I Was So Wrong on Bank of America

by Lawrence Meyers | September 14, 2012 10:55 am

I Was So Wrong on Bank of America

I have looked askance at any bank stock for years. I simply don’t trust the banks, and I don’t trust their complex balance sheets. There have been limited exceptions to this rule. US Bancorp (NYSE:USB[1]), for example, has always been rock-solid and never had exposure to any toxic assets.

However, I’ve never been kind to Bank of America (NYSE:BAC[2]), viewing Berkshire Hathaway’s (NYSE:BRK.A[3]) $5 billion investment in the company as a bad sign that perhaps there was a serious liquidity issue.

What changed my mind? I ran into a fellow parent at my kid’s school who works for BofA and is pretty high up in a department that gives them a lot of access to information. There’s no insider information here, just so we’re clear. It’s just that they have been with the bank a long time and see a lot of things I don’t.

For starters, the bank is incredibly solvent. There are no liquidity issues here at all. The toxic assets have been shoved into a subsidiary where they are effectively insulated from the rest of the operation. Thus, my primary concerns turn out to be unfounded. The images of a long line of people anxiously waiting outside the bank, lest there be a run, vanished.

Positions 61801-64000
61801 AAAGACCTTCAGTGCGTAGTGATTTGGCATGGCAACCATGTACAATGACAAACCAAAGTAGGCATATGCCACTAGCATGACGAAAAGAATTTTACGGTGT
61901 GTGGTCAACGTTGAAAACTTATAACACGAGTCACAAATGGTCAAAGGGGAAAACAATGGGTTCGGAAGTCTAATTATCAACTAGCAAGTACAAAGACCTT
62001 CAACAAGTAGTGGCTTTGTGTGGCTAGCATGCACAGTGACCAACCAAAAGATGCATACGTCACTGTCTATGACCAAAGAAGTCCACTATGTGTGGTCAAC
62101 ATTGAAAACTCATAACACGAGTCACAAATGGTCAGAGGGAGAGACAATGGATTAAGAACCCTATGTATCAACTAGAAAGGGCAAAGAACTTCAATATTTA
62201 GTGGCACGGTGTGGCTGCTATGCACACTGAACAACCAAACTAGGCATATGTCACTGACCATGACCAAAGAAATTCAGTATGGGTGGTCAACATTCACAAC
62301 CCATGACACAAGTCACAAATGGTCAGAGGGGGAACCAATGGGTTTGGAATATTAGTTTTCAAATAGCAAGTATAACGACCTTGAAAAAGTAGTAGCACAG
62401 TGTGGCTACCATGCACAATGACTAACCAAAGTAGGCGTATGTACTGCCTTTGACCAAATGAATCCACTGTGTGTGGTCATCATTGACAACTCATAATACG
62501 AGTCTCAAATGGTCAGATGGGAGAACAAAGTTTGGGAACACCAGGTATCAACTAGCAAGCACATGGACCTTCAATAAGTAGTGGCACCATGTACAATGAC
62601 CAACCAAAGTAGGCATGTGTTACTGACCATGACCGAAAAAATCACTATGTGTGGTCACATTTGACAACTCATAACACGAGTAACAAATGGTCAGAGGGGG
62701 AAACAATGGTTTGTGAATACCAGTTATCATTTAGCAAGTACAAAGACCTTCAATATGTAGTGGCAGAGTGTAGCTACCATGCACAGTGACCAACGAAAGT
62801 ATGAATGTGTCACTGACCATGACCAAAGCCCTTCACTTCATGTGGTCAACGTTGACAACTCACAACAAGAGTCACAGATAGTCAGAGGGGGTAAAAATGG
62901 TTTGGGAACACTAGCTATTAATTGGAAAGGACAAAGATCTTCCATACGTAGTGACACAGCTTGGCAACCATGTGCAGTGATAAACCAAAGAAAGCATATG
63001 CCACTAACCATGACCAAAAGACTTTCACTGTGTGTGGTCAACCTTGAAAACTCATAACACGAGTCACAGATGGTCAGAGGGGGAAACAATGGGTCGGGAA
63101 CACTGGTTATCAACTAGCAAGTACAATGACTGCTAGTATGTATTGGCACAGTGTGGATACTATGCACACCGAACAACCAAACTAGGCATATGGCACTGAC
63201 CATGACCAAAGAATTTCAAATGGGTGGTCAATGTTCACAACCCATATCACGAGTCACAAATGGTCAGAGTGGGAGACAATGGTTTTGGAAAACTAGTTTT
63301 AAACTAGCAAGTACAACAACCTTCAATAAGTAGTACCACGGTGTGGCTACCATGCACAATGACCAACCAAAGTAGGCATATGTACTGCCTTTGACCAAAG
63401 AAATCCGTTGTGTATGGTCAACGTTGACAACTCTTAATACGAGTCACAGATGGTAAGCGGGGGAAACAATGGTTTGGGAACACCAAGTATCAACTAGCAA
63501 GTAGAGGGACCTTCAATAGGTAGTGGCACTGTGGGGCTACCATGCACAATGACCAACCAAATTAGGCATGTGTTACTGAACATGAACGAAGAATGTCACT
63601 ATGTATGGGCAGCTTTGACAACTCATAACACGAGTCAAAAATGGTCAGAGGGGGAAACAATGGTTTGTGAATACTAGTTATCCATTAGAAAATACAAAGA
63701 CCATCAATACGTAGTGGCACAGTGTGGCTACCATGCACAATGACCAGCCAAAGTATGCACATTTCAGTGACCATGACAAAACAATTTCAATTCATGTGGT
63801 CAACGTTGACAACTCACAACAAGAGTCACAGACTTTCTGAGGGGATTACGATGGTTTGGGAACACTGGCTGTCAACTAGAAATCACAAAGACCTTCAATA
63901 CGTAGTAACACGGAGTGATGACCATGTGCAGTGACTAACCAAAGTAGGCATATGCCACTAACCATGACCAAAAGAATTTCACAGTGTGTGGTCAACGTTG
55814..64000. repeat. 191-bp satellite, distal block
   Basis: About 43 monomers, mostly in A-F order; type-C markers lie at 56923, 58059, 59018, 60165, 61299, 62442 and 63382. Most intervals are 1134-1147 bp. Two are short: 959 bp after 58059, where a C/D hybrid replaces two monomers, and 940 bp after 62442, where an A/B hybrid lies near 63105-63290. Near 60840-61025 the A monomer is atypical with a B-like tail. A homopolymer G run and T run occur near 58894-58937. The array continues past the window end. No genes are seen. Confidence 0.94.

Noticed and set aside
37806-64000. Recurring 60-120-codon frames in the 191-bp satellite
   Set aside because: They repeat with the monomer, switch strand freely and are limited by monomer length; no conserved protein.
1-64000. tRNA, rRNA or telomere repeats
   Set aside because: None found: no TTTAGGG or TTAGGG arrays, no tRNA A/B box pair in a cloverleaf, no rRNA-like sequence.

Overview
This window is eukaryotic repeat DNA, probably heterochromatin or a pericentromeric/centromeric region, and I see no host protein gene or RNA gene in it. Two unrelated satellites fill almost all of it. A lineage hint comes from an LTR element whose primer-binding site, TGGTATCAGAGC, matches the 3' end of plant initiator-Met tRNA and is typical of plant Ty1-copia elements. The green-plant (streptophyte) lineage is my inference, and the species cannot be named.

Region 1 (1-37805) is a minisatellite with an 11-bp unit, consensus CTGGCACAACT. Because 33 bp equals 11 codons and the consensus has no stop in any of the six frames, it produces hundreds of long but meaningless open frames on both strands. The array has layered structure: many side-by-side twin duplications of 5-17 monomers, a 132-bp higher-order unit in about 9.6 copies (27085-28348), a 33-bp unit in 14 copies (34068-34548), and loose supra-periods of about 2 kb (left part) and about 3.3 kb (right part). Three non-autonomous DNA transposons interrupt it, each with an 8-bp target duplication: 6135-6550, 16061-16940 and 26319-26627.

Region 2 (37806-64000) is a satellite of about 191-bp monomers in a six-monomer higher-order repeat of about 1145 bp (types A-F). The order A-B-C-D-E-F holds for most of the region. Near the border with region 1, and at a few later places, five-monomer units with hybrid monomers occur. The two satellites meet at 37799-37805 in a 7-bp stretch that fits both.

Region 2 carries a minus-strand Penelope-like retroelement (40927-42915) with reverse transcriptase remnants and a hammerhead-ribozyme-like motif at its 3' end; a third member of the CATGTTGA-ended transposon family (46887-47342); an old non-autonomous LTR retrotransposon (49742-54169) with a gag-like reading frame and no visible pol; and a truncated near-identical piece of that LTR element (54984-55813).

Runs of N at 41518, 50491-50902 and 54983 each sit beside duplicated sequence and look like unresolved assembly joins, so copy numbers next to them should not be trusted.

Well, I’m exaggerating, but the idea that BofA wasn’t terribly solvent seem rather silly now.

The key aspect to BofA’s business these days is that it services 80% of the country’s mortgages. You read that right — 80%! BofA’s fire-sale purchase of Countrywide put it in this enviable position. The banks isn’t exposed to the mortgages themselves. It just sits back and collects the fees for servicing those mortgages.

Meanwhile, the bank is finally getting tough on foreclosures. Scores of people have been sitting in their houses for free, literally, for years. The bank has had enough and is ramping up more aggressive actions to get rid of people in these houses. The bank is also shutting down unprofitable divisions, the most recent being the international credit card operation.

The weak side of all banks these days, as well as credit unions, is that people are deleveraging. Thus, the demand for loans of all kinds has been declining. To compensate, BofA is looking at new products to generate new revenue, such as reorganizing its account structures to enhance fees.

This is just a long-winded way of saying that Bank of America is a buy. It’s back on track. The mortgage servicing business is a blockbuster and will only get better when BofA gets the deadbeats out of those homes.

At a mere $9.50, the stock is well off its recent highs, and at some point will bump up its dividend.

Lawrence Meyers does not own shares of any company mentioned, but banks at BofA.

Endnotes:
  1. USB: http://studio-5.financialcontent.com/investplace/quote?Symbol=USB
  2. BAC: http://studio-5.financialcontent.com/investplace/quote?Symbol=BAC
  3. BRK.A: http://studio-5.financialcontent.com/investplace/quote?Symbol=BRK.A

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